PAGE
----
Arctic National Wildlife Refuge Rhetorical Analysis

603 Words3 Pages
The wilderness is a great home for many different species of animals to inhabit. Such animals include polar bears, caribou, dall sheeps and wolves. It would be such a tragic that such a great habitat would be demolished. The Arctic National Refuge is a magnificent, and quoted, the last great wilderness. It has been mentioned that the wilderness will be consumed by "a web of roads and pipelines, drilling rigs and industrial facilities". The author uses ethos, logos, and pathos to construct and strengthen his argument, which is that the Arctic National Wildlife Refuge should not be developed for industry. Jimmy Carter demonstrates the use of ethos to build his argument, which is that the Arctic National Wildlife Refuge should not be developed for industry. For example, he quoted "Twenty years later, I signed the Alaska National Interest Lands Conservation Act, monumental legislation that safeguarded more than 100 million acres of national parks, refuges, and forests in Alaska". The author tries to point out in the quote that Jimmy Carter safeguarded national parks, refuges, and forests in Alaska by signing the Alaska National Interest Lands Conservation Act. The author depicts the usage of ethos to give Jimmy Carter credibility since the president signs the…show more content…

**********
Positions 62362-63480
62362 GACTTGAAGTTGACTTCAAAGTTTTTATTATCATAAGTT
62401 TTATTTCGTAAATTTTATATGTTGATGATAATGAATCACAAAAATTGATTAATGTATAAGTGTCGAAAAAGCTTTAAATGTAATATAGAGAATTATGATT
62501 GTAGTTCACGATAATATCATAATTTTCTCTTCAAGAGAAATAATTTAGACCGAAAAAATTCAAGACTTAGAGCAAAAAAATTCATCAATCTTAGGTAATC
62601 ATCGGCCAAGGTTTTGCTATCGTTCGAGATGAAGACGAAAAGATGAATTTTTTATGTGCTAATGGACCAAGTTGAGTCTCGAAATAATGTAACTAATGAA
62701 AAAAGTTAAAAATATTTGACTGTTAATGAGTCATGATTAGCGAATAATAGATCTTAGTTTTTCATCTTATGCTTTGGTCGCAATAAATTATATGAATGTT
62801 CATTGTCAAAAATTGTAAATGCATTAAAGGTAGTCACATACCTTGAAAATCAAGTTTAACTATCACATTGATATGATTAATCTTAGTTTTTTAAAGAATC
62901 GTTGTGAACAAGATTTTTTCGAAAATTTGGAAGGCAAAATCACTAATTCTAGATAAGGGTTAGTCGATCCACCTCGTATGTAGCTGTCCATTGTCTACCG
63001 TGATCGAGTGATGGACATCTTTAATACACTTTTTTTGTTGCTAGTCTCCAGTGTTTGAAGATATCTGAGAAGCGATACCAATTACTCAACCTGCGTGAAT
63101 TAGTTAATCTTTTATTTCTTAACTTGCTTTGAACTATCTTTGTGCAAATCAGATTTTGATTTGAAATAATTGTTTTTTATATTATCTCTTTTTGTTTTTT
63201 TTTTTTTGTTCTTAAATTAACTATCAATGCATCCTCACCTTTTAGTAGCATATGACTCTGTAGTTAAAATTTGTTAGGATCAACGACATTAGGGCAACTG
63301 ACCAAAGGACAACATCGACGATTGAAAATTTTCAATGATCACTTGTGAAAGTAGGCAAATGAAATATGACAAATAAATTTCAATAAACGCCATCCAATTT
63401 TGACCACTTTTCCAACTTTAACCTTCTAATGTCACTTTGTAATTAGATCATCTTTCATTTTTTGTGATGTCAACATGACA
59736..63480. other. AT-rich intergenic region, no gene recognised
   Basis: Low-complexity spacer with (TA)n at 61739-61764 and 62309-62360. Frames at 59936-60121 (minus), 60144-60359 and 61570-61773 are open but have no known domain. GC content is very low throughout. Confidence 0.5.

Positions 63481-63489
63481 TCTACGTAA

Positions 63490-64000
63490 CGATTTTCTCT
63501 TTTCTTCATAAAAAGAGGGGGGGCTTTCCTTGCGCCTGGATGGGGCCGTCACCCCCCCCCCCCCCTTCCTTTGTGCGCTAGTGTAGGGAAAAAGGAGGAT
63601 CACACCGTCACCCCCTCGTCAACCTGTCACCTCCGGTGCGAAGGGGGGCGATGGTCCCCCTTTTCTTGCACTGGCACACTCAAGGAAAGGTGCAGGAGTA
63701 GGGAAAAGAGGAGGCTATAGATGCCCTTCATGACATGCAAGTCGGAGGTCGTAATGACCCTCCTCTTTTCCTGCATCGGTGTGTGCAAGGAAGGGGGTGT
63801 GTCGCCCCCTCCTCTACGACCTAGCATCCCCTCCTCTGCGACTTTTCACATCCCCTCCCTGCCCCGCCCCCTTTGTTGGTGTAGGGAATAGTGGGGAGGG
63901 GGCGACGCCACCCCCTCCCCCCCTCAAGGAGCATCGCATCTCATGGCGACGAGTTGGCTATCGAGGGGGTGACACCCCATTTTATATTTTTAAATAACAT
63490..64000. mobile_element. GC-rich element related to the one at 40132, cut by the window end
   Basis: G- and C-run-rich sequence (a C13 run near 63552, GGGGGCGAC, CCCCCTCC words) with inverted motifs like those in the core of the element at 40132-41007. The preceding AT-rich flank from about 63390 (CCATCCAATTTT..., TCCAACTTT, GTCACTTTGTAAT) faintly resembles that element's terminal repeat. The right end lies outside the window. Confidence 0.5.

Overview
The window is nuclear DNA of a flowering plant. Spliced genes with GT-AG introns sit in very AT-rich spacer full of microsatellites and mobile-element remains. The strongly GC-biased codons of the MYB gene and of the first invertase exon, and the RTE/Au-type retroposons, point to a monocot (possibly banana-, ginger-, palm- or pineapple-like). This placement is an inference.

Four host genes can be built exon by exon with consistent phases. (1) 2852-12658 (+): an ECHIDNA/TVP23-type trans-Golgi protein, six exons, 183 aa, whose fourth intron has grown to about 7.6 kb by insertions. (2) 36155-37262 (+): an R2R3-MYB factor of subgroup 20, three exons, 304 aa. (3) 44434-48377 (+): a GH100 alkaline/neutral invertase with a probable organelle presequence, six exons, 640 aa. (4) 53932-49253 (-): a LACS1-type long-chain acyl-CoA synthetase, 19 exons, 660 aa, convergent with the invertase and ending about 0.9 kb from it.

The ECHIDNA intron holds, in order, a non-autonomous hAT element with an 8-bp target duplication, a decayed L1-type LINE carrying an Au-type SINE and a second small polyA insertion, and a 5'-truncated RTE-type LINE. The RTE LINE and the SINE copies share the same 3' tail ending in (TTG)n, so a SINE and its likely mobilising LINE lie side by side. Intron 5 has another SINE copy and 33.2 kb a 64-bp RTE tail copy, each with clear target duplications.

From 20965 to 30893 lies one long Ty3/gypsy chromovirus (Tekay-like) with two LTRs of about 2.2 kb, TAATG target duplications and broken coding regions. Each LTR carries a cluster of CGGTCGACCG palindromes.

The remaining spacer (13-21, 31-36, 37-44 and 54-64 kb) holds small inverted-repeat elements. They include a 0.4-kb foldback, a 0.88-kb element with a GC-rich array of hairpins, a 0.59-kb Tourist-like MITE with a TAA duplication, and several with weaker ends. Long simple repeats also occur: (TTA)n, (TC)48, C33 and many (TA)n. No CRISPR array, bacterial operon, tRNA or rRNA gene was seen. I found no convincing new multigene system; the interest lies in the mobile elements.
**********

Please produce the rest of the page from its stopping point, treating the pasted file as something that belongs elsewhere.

For instance, he quoted "In 1960, President Dwight D. Eisenhower established the original 8.9 million-acre Arctic National Wildlife Range to preserve its unique wildlife, wilderness, and recreational values.". The author says in this quote President Dwight D. Eisenhower made the Arctic National Wildlife Range himself. The author uses logos to express the huge amount of land President Dwight D. Eisenhower established. This relates back to the author's main point, which is that the Arctic National Wildlife Refuge should not be developed for industry, because former president Jimmy Carter supported the Arctic National Wildlife
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